There are many pos­si­ble inter­view top­ics that you may want to ask your “cul­tur­al infor­mant about” in rela­tion to the place/group you are inves­ti­gat­ing. Some ideas include:

  • social rela­tion­ships (how they see them­selves and oth­ers in the group)
  • orga­ni­za­tion­al hier­ar­chy
  • ways of doing things for oth­ers, pat­terns of polite­ness, ways of treat­ing oth­ers, help­ing, ignor­ing, crit­i­ciz­ing and prais­ing
  • ways of orga­niz­ing space and things; using things; shar­ing space with oth­er peo­ple dur­ing dif­fer­ent activ­i­ties
  • cloth­ing or food or oth­er aspects of life that are key to their iden­ti­ty, their ideas about them­selves
  • sto­ry-telling, use of say­ings and ways of talk­ing, types and pat­terns of con­ver­sa­tion
  • ideas and opin­ions about the place and the peo­ple there

With infor­mal inter­views, you may enter the site with one or two broad, open-end­ed ques­tions that are craft­ed in order to see how folks might respond to the larg­er trends and obser­va­tion pat­terns you’re mak­ing.  For for­mal inter­views, you’ll need to pre­pare a list of ques­tions that move from more spe­cif­ic to more gen­er­al, open-end­ed ques­tions, but the goal is to get to the open-end­ed ques­tions.  Some sug­ges­tions of form for these kinds of ques­tions are:

  • Tell me about the time you….
  • I not­ed that you once said “X,” can you tell me what that means to you/what you meant by that?
  • I notice that it seems you/others (engage in X behav­ior).  How is that important/what does that mean to you?
  • What do you want to tell me about (this place/their life) that you think I need to know in order to bet­ter under­stand you?
  • What would you want me to write about this place/your cul­ture?
  • What’s most impor­tant to you about this place/culture?

It’s always a good idea to engage in a writ­ing work­shop when you’re cre­at­ing ques­tions so that you and oth­er stu­dents can learn from each oth­er and share your thoughts with the instruc­tor.  It’s nev­er a good idea to enter the field, or ini­ti­ate an inter­view with­out feed­back on your list of ques­tions.

  • Know how to lis­ten. 

One of the most impor­tant things you can do in an inter­view, after estab­lish­ing what you do know, in order to get at what else you’d like to know, is to be a good lis­ten­er!  The first, and last les­son of inter­view­ing is this: You should talk much less than the per­son you are inter­view­ing.  One of the best ways to do this is to con­vey gen­uine inter­est and try to make it a relaxed sit­u­a­tion, even if you are tak­ing notes and record­ing respons­es.  If you make some­one com­fort­able, they will talk.  If you illus­trate inter­est in a sto­ry and tru­ly lis­ten, most peo­ple will pos­i­tive­ly respond with a lengthy response.

Much of mak­ing some­one com­fort­able is about per­son­al­i­ty, but even if you don’t think of your­self as per­son­able, you can fol­low the fol­low­ing guide­lines to encour­age inter­vie­wee response:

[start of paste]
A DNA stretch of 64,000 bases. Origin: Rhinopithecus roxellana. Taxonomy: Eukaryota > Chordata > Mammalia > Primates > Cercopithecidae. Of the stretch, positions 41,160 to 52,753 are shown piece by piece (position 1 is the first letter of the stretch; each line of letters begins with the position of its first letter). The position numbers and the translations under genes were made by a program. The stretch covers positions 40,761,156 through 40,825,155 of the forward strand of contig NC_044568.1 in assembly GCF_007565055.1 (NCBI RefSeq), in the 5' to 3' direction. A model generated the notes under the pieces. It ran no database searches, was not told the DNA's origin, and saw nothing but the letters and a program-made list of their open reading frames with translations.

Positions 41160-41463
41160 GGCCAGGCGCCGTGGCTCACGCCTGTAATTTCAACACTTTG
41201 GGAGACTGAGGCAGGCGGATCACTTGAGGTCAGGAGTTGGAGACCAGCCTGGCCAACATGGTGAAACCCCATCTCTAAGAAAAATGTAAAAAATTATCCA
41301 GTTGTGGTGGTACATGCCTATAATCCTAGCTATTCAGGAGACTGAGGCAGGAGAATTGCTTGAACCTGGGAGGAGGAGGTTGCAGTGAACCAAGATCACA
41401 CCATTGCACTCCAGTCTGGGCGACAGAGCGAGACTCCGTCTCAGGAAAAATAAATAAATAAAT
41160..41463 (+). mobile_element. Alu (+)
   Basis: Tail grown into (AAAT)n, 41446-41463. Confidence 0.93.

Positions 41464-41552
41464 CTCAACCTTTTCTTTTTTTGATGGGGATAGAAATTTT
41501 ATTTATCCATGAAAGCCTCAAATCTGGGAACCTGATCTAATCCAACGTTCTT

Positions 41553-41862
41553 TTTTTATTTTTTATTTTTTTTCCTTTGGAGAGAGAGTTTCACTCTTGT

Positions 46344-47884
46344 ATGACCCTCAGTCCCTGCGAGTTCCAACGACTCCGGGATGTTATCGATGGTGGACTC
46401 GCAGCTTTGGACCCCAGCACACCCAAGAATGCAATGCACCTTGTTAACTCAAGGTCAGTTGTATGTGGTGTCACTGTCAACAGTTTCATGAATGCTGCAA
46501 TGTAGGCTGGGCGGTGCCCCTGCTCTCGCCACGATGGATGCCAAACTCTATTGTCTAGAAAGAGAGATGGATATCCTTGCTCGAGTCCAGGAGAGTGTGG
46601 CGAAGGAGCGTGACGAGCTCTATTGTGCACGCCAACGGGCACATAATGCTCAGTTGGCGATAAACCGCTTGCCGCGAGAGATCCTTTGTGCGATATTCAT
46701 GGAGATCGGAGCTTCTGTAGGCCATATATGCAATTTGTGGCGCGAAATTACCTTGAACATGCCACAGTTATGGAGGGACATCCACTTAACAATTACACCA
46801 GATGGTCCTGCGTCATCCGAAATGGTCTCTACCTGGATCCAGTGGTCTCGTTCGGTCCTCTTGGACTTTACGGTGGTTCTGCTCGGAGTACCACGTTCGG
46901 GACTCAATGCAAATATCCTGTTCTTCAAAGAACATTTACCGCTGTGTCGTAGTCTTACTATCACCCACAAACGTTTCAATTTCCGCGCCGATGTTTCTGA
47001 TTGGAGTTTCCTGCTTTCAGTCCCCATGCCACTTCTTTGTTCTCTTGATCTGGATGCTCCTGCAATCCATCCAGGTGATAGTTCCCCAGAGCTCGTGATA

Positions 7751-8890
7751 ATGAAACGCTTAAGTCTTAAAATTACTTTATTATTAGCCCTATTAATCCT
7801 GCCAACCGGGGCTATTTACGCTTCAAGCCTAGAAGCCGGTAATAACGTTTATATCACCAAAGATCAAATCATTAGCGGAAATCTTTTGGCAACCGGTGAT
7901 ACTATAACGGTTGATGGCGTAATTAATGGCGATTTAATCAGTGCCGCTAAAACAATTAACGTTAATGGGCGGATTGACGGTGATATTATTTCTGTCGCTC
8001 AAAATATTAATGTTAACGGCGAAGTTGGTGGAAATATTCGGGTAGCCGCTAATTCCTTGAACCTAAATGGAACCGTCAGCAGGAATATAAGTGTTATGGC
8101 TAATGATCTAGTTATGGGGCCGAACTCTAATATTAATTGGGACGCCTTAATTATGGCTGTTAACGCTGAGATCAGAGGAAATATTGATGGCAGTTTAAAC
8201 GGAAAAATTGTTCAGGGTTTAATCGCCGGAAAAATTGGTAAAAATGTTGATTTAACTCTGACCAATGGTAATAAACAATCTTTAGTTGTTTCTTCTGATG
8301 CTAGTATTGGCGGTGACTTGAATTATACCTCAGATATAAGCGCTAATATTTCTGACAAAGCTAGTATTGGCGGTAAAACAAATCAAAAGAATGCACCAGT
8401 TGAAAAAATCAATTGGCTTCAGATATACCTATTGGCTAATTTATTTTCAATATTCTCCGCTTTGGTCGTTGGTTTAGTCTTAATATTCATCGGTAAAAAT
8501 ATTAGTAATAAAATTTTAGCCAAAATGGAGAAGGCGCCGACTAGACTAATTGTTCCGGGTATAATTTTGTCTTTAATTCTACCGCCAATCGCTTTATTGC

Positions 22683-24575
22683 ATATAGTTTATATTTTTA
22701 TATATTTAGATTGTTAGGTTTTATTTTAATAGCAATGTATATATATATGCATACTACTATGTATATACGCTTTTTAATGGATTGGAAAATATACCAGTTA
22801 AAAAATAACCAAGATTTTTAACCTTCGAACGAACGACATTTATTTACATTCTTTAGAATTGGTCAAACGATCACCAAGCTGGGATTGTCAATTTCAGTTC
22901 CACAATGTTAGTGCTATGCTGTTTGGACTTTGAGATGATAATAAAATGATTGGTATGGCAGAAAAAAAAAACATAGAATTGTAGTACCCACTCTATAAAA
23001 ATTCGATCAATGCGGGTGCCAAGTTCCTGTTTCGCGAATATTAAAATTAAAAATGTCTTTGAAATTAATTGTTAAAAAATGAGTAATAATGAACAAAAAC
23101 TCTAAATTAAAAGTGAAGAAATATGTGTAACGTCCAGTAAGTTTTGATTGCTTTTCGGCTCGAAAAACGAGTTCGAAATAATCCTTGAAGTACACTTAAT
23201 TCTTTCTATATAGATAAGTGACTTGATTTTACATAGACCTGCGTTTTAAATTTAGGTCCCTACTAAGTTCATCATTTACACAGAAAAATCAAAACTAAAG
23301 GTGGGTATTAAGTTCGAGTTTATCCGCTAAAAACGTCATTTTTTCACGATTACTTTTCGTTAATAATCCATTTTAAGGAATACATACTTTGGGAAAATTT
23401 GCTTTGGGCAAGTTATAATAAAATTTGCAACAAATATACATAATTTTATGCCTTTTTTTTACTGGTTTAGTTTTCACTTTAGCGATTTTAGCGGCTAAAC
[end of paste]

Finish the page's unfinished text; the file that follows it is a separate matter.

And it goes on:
• Ask them to tell their sto­ry
  • Use a tape-recorder when pos­si­ble so you can look at the per­son rather than write a bunch of notes. Always record ver­bal per­mis­sion to make the record­ing.
  • Allow the folks time to answer—don’t feel the need to fill space.  If there’s not much of a response, ask if they need the ques­tion rephrased and be able to do so.
  • Lis­ten while they are telling their sto­ry.
  • Ask fol­low-up ques­tions about HOW they have told their sto­ry.  What did they mean by the use of the words X or Y?  How did they feel when this was hap­pen­ing?
  • Note points of anger/frustration/sadness/joy and mir­ror it back to them:  I noticed that you smiled when….  It sound­ed as if that was a dif­fi­cult time for you….

Remem­ber that as an ethno­graph­ic inter­view­er, you are not a talk show host with a pre­scribed plan. You want to make your infor­mant com­fort­able, lis­ten to the sto­ries she or he has to tell.  This is, after all, a human rela­tion­ship.  The way you col­lect this data has to do with humane inter­ac­tion (Chap­ter 4) that sit­u­ates your infor­mant, above all, as a per­son and not just a source.

  • Con­sid­er what you think/feel about the interviewee’s respons­es. 

Though you may not recall every response pro­vid­ed by your inter­vie­wee, you will most cer­tain­ly reflect upon the inter­view in your field­notes.  There are, of course, the basics at issue here– date, time, loca­tion.  But you also need to reflect upon what you heard, how it made you feel to ask and hear the answers to these ques­tions.  This is where you can record and reflect upon how and why you made spe­cif­ic deci­sions to ask what you did, to fol­low up upon answers as you did.  Can you think of ways of improv­ing the inter­view process?  What went well, what didn’t?  What else might you want to know?  Who might you also speak with?  In this way, the inter­view itself can be used to inform the next one, reflect­ed upon as what you now know in an effort to revis­it what it is you still need to know.  You may not ever reach a spe­cif­ic “end,” but in this way you can con­tin­u­al­ly work to nar­row your focus and iden­ti­fy the area that most inter­ests you in this project.